After Moonlight’s Best Picture win at the Academy Awards, it’s fair to speculate that the star power of the film’s cast is only going to rise. And while we don’t yet know what role Alex Hibbert, the film’s youngest star, will take on next, we can bet what the critically acclaimed young man may do two decades from now. Hibbert may only be 12, but he’s already announced that his life’s ambition is to help cure cancer. This pro-science goal places the actor among the some of the most vocal celebrities who advocate for causes endorsed by science, despite his young age. He couldn’t have arrived at a more critical time.
In an interview before the Oscars, Hibbert explained that before he discovered acting he either wanted to be a football player or “a scientist that cures cancer,” as he told Hey U Guys in an interview. While his middle school drama program has helped steer him towards being an actor instead, contributing to the sciences still isn’t off the table.
“Football is out of the question now, but scientist-wise, I’m going to take most of my money … wait, some of my money, and build a lab, and I’m going to take the best scientists to work on curing cancer and stuff like that,” Hibbert said.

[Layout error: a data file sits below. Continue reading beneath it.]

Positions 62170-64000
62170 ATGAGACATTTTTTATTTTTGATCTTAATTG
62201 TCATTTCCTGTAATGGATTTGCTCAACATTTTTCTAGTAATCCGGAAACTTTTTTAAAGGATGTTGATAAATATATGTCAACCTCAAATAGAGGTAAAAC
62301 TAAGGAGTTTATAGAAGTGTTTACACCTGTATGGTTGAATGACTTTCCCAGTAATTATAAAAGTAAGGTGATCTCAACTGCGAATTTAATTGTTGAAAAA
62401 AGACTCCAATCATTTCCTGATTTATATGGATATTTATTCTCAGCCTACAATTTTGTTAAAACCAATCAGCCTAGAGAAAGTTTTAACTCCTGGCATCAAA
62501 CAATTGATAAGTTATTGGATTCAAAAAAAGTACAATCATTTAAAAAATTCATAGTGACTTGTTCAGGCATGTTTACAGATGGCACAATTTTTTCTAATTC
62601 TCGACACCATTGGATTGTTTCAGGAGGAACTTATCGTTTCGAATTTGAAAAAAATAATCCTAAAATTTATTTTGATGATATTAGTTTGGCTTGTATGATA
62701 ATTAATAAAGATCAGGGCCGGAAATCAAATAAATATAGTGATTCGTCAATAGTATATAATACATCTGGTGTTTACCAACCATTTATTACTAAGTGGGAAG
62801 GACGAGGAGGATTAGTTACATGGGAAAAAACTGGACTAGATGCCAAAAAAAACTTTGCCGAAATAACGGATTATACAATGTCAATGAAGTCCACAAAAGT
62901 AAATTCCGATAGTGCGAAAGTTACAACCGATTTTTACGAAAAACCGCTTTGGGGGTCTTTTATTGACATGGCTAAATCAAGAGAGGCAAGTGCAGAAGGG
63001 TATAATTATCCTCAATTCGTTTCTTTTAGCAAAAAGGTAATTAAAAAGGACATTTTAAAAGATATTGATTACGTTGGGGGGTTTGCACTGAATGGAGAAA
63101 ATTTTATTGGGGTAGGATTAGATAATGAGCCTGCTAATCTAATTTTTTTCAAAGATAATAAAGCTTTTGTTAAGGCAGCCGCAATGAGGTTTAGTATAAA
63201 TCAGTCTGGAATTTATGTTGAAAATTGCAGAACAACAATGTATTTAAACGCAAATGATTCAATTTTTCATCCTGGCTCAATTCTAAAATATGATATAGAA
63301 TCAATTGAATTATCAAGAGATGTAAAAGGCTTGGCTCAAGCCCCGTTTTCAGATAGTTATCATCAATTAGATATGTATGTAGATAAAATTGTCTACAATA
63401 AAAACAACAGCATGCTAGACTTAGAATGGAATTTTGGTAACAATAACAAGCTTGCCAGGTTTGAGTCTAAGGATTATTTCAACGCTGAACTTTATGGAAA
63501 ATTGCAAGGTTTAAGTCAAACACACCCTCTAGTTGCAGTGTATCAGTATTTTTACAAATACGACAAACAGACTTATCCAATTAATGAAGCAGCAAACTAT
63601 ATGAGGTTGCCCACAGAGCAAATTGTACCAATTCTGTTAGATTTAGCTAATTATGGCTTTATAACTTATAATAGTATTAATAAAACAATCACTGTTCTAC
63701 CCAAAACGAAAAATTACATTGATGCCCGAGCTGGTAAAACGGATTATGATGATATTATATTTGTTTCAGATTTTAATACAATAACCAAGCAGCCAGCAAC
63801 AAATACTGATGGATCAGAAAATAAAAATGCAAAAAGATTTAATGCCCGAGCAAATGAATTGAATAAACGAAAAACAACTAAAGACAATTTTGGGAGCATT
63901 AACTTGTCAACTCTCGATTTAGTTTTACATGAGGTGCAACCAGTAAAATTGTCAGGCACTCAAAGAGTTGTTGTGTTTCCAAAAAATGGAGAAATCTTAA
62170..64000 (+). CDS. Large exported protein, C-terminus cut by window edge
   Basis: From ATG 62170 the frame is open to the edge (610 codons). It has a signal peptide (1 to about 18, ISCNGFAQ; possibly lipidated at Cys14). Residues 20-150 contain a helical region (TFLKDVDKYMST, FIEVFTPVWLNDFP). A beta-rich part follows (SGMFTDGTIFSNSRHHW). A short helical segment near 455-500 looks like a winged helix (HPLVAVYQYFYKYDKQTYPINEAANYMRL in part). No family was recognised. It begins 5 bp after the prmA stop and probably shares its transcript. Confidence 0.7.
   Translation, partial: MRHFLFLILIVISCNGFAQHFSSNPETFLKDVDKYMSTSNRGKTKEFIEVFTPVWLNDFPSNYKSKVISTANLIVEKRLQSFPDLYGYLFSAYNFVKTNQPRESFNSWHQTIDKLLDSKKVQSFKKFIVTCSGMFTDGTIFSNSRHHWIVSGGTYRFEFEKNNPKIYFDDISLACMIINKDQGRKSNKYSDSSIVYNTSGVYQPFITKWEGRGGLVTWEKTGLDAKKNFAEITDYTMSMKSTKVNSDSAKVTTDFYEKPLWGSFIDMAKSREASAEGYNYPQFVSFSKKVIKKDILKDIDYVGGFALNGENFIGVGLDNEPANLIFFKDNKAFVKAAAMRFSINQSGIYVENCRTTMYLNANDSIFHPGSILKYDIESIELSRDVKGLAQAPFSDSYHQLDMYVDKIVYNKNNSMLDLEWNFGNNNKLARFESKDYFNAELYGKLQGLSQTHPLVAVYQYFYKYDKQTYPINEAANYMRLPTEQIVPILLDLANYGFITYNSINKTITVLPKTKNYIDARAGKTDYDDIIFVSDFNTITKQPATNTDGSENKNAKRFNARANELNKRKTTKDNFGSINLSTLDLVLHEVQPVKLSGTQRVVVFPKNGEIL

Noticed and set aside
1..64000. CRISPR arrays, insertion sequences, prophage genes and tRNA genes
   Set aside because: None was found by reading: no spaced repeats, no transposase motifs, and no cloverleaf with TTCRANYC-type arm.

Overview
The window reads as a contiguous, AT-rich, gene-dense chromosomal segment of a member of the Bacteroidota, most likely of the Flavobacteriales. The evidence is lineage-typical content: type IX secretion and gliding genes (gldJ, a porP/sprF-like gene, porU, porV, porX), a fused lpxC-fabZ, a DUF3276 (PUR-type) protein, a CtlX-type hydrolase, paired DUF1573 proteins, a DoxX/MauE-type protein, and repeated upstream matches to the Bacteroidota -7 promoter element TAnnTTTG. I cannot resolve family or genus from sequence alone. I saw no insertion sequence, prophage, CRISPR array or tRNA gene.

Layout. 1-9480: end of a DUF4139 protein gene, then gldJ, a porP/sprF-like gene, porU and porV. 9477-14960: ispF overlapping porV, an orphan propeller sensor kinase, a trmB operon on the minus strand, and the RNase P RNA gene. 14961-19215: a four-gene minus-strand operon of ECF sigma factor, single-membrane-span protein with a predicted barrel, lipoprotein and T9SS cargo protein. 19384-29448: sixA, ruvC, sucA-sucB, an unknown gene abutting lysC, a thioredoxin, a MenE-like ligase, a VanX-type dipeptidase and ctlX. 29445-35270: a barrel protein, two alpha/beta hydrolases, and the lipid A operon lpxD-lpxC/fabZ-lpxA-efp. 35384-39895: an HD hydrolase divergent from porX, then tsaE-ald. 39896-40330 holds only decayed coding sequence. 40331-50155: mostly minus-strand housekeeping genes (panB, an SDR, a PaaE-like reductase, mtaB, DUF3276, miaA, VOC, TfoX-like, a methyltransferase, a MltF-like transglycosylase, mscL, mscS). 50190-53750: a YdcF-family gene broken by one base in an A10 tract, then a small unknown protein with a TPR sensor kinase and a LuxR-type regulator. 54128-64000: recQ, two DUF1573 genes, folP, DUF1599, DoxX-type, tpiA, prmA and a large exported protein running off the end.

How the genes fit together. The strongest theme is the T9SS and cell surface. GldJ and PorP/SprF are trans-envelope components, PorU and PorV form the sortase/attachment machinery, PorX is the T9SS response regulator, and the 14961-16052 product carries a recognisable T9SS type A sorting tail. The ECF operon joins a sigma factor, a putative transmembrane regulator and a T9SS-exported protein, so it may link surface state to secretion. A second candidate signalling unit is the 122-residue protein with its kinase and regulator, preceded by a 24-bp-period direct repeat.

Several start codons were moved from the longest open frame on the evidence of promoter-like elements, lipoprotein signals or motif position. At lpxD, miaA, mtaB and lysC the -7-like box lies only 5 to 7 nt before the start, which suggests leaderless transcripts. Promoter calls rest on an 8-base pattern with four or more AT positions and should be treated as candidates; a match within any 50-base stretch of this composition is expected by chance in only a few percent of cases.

Hibbert, who attends a performing arts magnet middle school and told The New York Times that he loves science class, also credits his drama program as something that has helped him stop being “a bit of a bad child.” His endorsement of these school-provided opportunities, however, comes at a time where it has become increasingly difficult for schools to keep science and arts on the curriculum. Bills designed to limit discussion and information on climate change and evolution are currently circulating in states like Indiana, Oklahoma, and Texas. While 26 states agreed to the Next Generation Science Standards in 2015, only 16 states so far have actually adopted science education federal standards.
The federal requirement for arts education appears to be in danger as well. The Elementary and Secondary Education Act (ESSA) requires that arts be a part of public school education and are supported by the $30 million Assistance for the Arts Education program. In February, Trump’s administration publicly announced it would support proposed revisions to the ESSA bill, including a nullification of the current ruling that each state must meet the same requirements (such as a mandatory arts program) under an accountability system. The president has also said that he plans on cutting funding to the National Endowment for the Arts and the National Endowment for the Humanities.
As for Hibbert, we’ll have to see where his artistic and scientific path takes him. And regarding that “some of my money” comment — the rest of his financial plans are just as selfless. Hibbert plans on giving the rest to his mom so that she can retire.